MLB Spring Training 2021: Baseball is Finally Back

Following a shortened 2020 season marred by poor planning and empty stands, 2021 feels a lot different.

The Houston Astros and Washington Nationals square off at their shared Ballpark of the Palm Beaches in West Palm Beach, Florida, in a Major League Baseball Spring Training game on March 9, 2021.

By Tom Sileo Published on March 12, 2021

As I sat in the stands on March 1 watching a Major League Baseball game in person for the first time in almost a year, I thought about the millions of fans who would give almost anything to attend a ballgame.

In less than a month, it appears that spectators in almost every MLB city will get that chance. At long last, baseball is truly back.

I’ve been to three Spring Training games so far this season at The Ballpark of the Palm Beaches, which is shared by the Washington Nationals and Houston Astros in West Palm Beach, Florida. Maximum attendance is about a quarter of the ballpark’s normal 6,500 capacity. Ushers and stadium announcers regularly but politely remind fans to wear masks unless actively eating or drinking. At no time have I felt anything other than completely safe.

The players also appear relaxed, which is in stark contrast to a confusing and poorly planned 2020 season. Without delving too far back into the sport’s worst year since the 1994 strike, let’s just say that baseball isn’t the same without fans and 60 games is most certainly not 162. In my humble opinion, MLB commissioner Rob Manfred’s handling of the COVID-19 pandemic’s first year was an unmitigated disaster.

With the 2020 train wreck behind us, baseball players, coaches, umpires, employees and fans can hopefully get back to enjoying the game we love instead of silly public arguments over money that angered many lifelong fans – including yours truly – as we dealt with the health and economic consequences of the coronavirus and ensuing lockdowns.

While back in the ballpark over the past two-plus weeks, things feel like they’re finally getting back to normal. I haven’t seen any fans bickering with ushers over stadium mask policies. Also noticeably absent are negative chants directed at opposing players. Even the Astros, who were largely able to avoid being directly confronted by fans furious over last year’s cheating scandal, have been spared from taunts at the two Houston games I’ve attended.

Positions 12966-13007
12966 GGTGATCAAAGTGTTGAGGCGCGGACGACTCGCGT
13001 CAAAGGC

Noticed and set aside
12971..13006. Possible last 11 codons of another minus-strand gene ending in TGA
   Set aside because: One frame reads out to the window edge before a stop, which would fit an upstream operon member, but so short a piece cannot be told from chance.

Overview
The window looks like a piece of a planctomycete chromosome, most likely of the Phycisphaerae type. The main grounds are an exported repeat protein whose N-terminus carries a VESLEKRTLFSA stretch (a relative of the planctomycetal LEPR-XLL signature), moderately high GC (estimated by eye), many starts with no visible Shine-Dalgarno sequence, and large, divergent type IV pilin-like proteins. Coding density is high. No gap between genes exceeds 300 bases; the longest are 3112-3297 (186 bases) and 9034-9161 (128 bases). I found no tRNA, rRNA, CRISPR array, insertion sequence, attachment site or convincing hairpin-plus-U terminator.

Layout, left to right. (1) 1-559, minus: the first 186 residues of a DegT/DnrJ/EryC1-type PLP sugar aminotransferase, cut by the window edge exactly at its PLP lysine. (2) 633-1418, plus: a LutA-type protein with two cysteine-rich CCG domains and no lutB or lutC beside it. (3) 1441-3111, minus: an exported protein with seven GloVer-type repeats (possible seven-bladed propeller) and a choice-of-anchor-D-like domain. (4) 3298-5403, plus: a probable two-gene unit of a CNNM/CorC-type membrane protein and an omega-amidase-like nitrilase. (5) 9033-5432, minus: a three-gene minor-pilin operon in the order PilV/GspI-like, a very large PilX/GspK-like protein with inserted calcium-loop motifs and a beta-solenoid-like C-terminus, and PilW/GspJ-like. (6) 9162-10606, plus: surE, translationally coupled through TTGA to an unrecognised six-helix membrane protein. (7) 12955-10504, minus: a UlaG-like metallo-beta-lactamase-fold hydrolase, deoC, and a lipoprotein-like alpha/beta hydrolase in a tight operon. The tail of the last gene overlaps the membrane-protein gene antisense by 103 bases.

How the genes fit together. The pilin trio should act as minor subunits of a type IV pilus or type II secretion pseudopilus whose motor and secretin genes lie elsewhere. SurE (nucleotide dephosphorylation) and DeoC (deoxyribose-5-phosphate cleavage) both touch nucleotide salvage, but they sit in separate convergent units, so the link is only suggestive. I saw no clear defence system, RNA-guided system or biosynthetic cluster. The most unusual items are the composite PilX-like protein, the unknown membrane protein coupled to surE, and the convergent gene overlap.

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The bottom line is that most baseball fans are simply thrilled to be back in the ballpark. Watching a game on TV – especially with empty stands and fake crowd noise – pales in comparison to cheering for your favorite team, hearing the crack of the bat, seeing the majestic green grass and singing Take Me Out to the Ball Game.

On March 21, our 1-year-old daughter Natalie will experience these thrills for the first time. Natalie, who has Down syndrome, was born on February 4, 2020, not long before the pandemic shut down the civilized world. Nat’s name is inspired by the 2019 World Series Champion Nats and their pair of mottos: “stay in the fight” and “go 1-0 every day.” For the past 13 months, that’s exactly what Natalie has been doing.

Baseball should always put its fans first – especially the youngest. While a relatively small number of kids have been able to attend MLB games so far this spring, seeing the beaming faces of children as they walk into ballparks in cities across America on Opening Day could be one of the country’s happiest moments in quite a while.

Until then, Spring Training continues in the Arizona desert and here in the Florida sunshine. My wife, oldest daughter and I can’t wait to see little Nat’s huge smile as she enjoys her first-ever ballgame on World Down Syndrome Day. To me, the happiness of children is what baseball is all about.

 

Tom Sileo is a contributing senior editor of The Stream. He is co-author of Three Wise MenBrothers Forever8 Seconds of Courage and Fire in My Eyes. Follow Tom on Twitter @TSileo and The Stream at @Streamdotorg.

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